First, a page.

We're pleased to continue presenting Exposures: An Aperture Blog, where fine-art photography enthusiasts around the world can interact with some of the most engaged professionals in the field. We welcome your comments.

16 May 2007

At Work, Part I

A map of Wakayama Prefecture, the third prefecture I visited in Japan (the first two were the Miyagi and Nara Prefectures). Click on the image to enlarge. The numbers circled on the map represent places I found and photographed.

My project was an initiative of the Japanese organization called EU-Japan Fest and the photography project within that, which was called “European Eyes on Japan.” They wanted all Japanese prefectures documented by European photographers. The project is now in its eleventh year.

(Visit the EU-Japan Fest page by following this link: http://www.eu-japanfest.org/english/index.html . It is also available in the original Japanese.)

Normally, this organization invites four photographers and each covers one prefectures; a total of four. Because I would be the first one ever to photograph inside people’s homes, they wanted me to cover the three prefectures that the others did. Because it would take too much time to cover all in one trip, and because I had a commercial job to do in the USA in between, we decided to cut the trip in two.

First they wanted me to cover Sendai, which is just a town in Miyagi Prefecture. Because they were very afraid that I would never be able to enter someone’s house without an appointment, they organized everything for me. This meant that they decided what places I’d go to and they used their own connections. But nobody really understood the rules by which I make my work and so I ended up in places that I was not interested in.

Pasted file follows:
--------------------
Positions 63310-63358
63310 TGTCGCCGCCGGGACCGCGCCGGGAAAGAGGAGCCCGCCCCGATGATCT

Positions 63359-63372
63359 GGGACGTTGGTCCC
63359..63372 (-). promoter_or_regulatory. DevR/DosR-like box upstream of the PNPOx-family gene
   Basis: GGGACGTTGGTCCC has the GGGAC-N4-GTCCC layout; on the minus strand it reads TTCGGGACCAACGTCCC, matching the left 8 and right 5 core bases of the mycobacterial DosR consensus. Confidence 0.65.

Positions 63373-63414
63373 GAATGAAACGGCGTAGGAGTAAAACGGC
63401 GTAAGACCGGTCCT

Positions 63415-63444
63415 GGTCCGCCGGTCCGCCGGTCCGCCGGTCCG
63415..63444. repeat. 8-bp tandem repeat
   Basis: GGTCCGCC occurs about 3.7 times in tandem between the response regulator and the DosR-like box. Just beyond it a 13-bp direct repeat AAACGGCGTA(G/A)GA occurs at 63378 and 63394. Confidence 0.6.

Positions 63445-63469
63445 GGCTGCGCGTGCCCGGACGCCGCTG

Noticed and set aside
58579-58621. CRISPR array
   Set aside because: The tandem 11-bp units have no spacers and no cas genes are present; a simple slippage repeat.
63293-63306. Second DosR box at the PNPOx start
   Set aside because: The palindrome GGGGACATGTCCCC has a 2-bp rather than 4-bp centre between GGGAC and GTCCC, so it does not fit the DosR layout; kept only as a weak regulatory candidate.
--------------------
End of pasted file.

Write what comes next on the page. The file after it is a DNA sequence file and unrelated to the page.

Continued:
After the trip I spoke to the people of the organization and asked for a different approach. I told them that I wanted to drive around by myself and all I needed was someone to read the signs and to translate for me. In the end they agreed, and the second trip was done in a completely new way (for them). Initially, I had some problems with guides who still were not able to feel free enough to just go to a house and knock on the door, but after a while they all got the feeling and started to enjoy doing so. And it worked!

Altogether I spent over two months in Japan in which I photographed over ninety houses, gave two workshops to school classes and opened two exhibitions, giving talks to audiences.

Sending me there gave an extra dimension to my ongoing project Domestic Landscapes and I discovered that even in Japan the situation is exactly the same: the old, traditional way of life makes way for the new and modern style.


Anonymous said...

Hey Bert -

I notice you have had zero comments on your blog so far. In case you are thinking that no-one is reading this, rest assured, I am at least ! I saw your photographs at the Photographers Gallery in London recently and love your work. It's really interesting hearing about your method of approach as well.



Bert Teunissen said...

Thank you Robert. I know people are watching this blog, but it is still very new and we're solving some small problems regarding communication, hence the late reaction. Keep looking; there's much more coming up.
Cheers, Bert